Spillis Candela DMJM, Architect; Coral Gables, FL
Fratelli Ruffatti, Organ Builder; Padua, Italy
This parish church in a quiet residential neighborhood of Miami is more spectacular than many cathedrals. Architecturally, it is a dramatic blend of the traditional and the modern – a 1,200 seat cruciform with the chancel at the crossing, a raised choir loft at the back of the nave, fixed wooden pews and stone floors. Acoustically, it delivers an impressively live, supportive environment that deliberately stops short of cathedral-length reverberation.
The cross section of the acoustic envelope is a tall, narrow rectangle with a shallow pitched roof and low side aisles. Within this Italianate profile there is a finished ceiling of horizontal wooden slats in the form of a Gothic arch. This sound-transparent “veil” extends from the top of the side aisles up to the peak of the roof. Through the veil, worshipers can glimpse the sky-blue metal roof deck and large clerestory windows, some in colored glass and some in strips of laminated glass alternating with precast concrete sunshades.
Because of the extent of glass in the building, opaque surfaces are made of heavy materials to support low frequency reverberation. The end walls of the nave, apse and transepts are precast concrete. Concrete on the roof deck ensures that heavy rainstorms do not interrupt Mass. The precast panels at the lower side walls are slightly angled in section to direct the congregation’s sound downward, encouraging congregational singing while avoiding flutter. Wooden pews are left unupholstered to further support singing.
At the corners of the crossing four towers contain reconciliation chapels and the building’s mechanical rooms. The sacristy is a one-story structure that nearly fills the apse. A partial-height wall behind the chancel platform creates a devotional chapel in front of the sacristy and provides a supportive surface for sources near the altar. One-story structures at the back of each transept serve as vestibules and cry rooms and also incorporate restrooms. A one-story structure at the back of the nave includes the organ blower room and access to the choir loft that cantilevers over the back of the congregation. An impressive Ruffatti pipe organ fills the back of the choir loft and is ideally located to energize the nave.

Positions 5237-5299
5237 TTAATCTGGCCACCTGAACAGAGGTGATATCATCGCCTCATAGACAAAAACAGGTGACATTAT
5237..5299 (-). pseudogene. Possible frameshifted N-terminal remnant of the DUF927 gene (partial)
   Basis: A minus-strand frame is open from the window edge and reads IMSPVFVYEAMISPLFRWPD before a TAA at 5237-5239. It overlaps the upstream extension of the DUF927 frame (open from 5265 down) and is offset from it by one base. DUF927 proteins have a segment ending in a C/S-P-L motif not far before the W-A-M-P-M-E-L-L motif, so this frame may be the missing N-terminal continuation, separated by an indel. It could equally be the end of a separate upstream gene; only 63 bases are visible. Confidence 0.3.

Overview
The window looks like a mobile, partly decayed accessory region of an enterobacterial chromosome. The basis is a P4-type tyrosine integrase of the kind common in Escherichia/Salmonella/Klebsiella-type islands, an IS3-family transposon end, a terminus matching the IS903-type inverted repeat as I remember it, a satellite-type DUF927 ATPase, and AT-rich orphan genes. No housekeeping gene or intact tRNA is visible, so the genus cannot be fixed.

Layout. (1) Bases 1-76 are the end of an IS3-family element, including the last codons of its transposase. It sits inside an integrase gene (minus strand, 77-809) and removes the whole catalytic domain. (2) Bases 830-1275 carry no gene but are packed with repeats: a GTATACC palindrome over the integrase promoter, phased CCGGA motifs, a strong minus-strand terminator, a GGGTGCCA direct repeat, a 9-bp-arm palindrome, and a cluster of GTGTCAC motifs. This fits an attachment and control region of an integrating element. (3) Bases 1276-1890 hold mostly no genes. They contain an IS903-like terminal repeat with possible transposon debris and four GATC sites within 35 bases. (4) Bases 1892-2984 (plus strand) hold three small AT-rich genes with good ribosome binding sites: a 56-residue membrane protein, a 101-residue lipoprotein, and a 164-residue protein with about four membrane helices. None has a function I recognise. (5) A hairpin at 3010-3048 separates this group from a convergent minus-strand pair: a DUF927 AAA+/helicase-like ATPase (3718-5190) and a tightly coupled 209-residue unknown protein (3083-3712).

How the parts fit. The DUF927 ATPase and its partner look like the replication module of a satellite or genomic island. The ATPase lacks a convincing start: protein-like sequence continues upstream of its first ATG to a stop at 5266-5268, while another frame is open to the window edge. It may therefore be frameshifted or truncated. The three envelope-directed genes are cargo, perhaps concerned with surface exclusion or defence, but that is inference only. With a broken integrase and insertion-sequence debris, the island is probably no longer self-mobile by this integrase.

A modest amount of glass fiber paneling was added to the room to avoid excessive reverberation in a lightly occupied condition. Panels are located on the underside of the pews and in a narrow band on the high ceilings over each of the four one-story structures. Panels were also integrated into the faces of the one-story structures behind the congregation, where they also provide echo control from audio system sources.
The room includes separate voice reinforcement and music reinforcement systems. Voice reinforcement uses two pairs of steerable array loudspeakers mounted to the base of the steel arch that supports the veil at the back edge of the chancel. Each pair of loudspeakers includes one to serve the nave and one to serve the adjacent transept. Because of their location near the pulpit and presider’s chair, the loudspeakers provide approximate directional realism. Music reinforcement relies on a series of small cabinets mounted below the clerestories, aimed down at the pews. The loudspeakers are delayed and zoned to accommodate sources from the choir loft or the chancel.
The room, overall, has been a spectacular success for all aspects of worship.